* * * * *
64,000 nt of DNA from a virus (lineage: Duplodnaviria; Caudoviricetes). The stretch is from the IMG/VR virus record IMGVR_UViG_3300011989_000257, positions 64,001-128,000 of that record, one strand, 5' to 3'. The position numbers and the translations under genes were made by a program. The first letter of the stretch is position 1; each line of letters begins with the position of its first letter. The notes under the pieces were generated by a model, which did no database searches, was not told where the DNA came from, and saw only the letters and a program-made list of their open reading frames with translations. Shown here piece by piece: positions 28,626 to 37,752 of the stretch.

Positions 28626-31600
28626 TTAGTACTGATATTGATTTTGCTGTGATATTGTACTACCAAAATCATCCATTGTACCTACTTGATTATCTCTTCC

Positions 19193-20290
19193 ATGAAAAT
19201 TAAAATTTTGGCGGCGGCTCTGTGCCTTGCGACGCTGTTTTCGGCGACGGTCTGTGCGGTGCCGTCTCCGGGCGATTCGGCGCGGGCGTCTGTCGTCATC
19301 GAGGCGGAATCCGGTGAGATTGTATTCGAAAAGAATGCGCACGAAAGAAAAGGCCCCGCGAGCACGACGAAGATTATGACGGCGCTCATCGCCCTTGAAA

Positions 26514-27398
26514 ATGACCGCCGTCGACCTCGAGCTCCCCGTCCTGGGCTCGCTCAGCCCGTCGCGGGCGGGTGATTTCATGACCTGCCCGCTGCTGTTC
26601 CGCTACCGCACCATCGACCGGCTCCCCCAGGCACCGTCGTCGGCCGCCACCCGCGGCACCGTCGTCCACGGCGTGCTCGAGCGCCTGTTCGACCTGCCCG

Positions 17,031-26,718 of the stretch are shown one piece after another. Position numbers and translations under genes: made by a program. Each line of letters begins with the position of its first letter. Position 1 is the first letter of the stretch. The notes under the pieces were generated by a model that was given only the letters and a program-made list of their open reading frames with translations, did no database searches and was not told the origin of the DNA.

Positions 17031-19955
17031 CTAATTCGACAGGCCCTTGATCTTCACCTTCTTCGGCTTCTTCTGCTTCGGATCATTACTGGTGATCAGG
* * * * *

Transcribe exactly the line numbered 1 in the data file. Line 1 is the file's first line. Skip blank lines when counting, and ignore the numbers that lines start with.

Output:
64,000 nt of DNA from a virus (lineage: Duplodnaviria; Caudoviricetes). The stretch is from the IMG/VR virus record IMGVR_UViG_3300011989_000257, positions 64,001-128,000 of that record, one strand, 5' to 3'. The position numbers and the translations under genes were made by a program. The first letter of the stretch is position 1; each line of letters begins with the position of its first letter. The notes under the pieces were generated by a model, which did no database searches, was not told where the DNA came from, and saw only the letters and a program-made list of their open reading frames with translations. Shown here piece by piece: positions 28,626 to 37,752 of the stretch.